Cities grew around temples. The city relied far more on its public cult than any barbarian tribe had need to. Sometimes, the sense of the city as sacred would erode, as in decadent Greece and Rome, but this usually led to frightful class antagonisms, and stability only resumed with the assertion of personal (“barbarous”) dependencies–charismatic rulers, patronage networks, and so forth.
The unfortunate triumph of civilization
So, one had one’s choice of tribalism or theocracy. Ah, the good old days. That’s obviously not the situation any more. What happened? The tribalism/theocracy days lasted thousands of years, so it must be a fairly stable arrangement. There have always been some people with “atomic” personalities who presumably didn’t like it, but below a critical mass they don’t cause problems. Today, the new system–modernity, liberalism–is powerful enough to be self-sustaining and expansive. At some key point in history, circumstances had to be right to allow liberalism to grow from insignificance to the force it is now. That circumstance was the contest, beginning with the Investiture Controversy, between the Church and the temporal powers in the West. The liberal historian Lord Acton has pointed out
To that conflict of four hundred years we owe the rise of civil liberty. If the Church had continued to buttress the thrones of the king whom it anointed, or if the struggle had terminated speedily in an undivided victory, all Europe would have sunk down under a Byzantine or Muscovite despotism. For the aim of both contending parties was absolute authority. But although liberty was not the end for which they strove, it was the means by which the temporal and the spiritual power called the nations to their aid.
What Acton meant was that by checking each other, neither party was able to achieve ultimate power and establish an “oriental”-style theocracy. This is a good point, although we’ll see that things go deeper than that. The Church on the one hand and the incipient states (Emperor, kings, and free cities) on the other were main the agents of civilization. For the most part, kings and priests worked together to squeeze out feudal barbarism, with some sort of theocracy–on the model of Christian Rome–as presumably the ultimate goal. There was, unfortunately, the detail of who would end up on top of the finished product, disagreements on this point leading to some serious roughhousing between papal and imperial partisans. These fights were, indeed, the precursors to the clerical-secular battles of modern times, but we must not read too much of the latter conflict into the former. The Ghibellines were orthodox Catholics with many clerics in their ranks. Both Guelphs and Ghibellines acccepted the Gelasian doctrine that Church and State both had some legitimate authority from God.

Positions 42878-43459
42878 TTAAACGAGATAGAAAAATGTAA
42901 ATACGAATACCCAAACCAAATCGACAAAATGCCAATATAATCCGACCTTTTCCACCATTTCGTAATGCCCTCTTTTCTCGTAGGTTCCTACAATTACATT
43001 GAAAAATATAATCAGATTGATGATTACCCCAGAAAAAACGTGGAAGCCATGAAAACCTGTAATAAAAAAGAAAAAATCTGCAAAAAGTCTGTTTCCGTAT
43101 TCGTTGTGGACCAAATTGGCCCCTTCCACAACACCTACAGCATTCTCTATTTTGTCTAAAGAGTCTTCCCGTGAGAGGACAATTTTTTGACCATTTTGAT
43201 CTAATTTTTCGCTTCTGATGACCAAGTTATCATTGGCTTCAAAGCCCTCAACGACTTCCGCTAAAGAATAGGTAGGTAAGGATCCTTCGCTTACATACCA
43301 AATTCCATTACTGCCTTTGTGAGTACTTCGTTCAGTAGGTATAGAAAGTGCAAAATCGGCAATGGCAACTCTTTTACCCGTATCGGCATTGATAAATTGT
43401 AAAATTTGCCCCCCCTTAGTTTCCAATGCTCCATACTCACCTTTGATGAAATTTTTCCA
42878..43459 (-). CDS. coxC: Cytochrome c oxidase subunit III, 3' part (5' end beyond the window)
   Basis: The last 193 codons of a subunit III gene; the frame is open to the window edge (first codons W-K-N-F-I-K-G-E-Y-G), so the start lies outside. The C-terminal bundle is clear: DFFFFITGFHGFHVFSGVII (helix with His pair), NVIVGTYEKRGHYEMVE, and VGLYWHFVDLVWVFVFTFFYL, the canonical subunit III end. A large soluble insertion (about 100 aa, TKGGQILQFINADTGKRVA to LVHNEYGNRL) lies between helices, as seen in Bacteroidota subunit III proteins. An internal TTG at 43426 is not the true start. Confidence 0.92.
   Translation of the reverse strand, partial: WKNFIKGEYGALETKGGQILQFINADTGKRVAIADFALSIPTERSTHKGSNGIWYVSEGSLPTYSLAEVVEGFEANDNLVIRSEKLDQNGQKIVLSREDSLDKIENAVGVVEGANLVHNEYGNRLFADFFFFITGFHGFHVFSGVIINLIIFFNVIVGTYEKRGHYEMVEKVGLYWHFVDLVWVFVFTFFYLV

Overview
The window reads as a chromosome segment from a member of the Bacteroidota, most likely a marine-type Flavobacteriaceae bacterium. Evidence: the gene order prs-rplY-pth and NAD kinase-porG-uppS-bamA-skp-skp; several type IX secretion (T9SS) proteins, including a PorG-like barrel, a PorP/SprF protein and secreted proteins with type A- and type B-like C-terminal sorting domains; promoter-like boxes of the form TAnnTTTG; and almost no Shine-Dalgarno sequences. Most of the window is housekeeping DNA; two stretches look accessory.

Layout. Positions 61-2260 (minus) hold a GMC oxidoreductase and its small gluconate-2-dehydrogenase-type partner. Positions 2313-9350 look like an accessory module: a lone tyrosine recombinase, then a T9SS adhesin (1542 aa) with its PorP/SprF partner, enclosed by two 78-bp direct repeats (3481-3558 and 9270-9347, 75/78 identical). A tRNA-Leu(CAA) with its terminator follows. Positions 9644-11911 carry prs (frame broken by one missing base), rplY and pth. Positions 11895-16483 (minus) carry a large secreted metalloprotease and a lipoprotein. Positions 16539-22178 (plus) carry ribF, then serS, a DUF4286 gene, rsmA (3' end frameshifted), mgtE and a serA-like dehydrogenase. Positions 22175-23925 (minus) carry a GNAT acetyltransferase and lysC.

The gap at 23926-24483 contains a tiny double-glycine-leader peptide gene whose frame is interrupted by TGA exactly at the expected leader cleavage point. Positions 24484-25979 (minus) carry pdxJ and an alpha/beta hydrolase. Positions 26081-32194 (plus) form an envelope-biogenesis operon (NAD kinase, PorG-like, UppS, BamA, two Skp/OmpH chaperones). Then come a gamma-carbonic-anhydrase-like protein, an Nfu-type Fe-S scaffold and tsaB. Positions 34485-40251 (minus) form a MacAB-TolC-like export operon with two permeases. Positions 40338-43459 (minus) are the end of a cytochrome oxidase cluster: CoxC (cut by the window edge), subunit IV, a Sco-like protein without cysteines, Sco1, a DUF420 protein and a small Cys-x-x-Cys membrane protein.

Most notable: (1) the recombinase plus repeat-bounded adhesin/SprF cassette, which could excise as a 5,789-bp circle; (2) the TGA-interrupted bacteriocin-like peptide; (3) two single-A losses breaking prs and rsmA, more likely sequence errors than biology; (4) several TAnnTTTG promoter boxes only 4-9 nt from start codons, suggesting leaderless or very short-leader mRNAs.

More important than the physical battles was the propaganda war, the constant temptation for partisans of one authority to relativize the claims of the other. The first major philosopher to seriously maintain a social contract view of the State may have been papal partisan Duns Scotus; he claimed that, while the family is a natural society and the Church supernatural, the State is artificial–a convenient instrument for upholding property rights, themselves another artifice. However, the ideological fixtures of modernity–freedom, democracy, impersonality–were invented as weapons for the secular power to use against the Church.
The first great ideologue of modernity was Marsilius of Padua, who presented the theory of democratic totalitarianism nearly five centuries before Rousseau. Marsilius broke with the medieval consensus to assert the absolute supremacy of the temporal power, with the Church reduced to being a creature and plaything of the State. The State deserves its unlimited power, if it is democratic, because it represents the will of the people. Government without consent is tyranny. Here we see the beginning of a new conception of the city, one where religion is ultimately superfluous. Civilized life is superior because it means freedom. The power of the state just means the freedom of the collective will. The theocratic state recognized man’s freedom by placing itself under a divine order. The modern state does the opposite; it recognizes man’s freedom by refusing to subordinate his will–as represented by the democratic state–to any outside judgment, divine or natural.
In the fourteenth century, these ideas were too radical to gain much traction. The leading philosopher of the day, William of Occham, was critical of Marsilius. Then disaster struck the Church, first the disaster of the Great Schism, then the worse disaster of conciliarism, which together produced Vatican II levels of clerical anarchy. By the eve of the Reformation, the State’s supremacy was secure, in practice if not yet in theory. As Father Copleston writes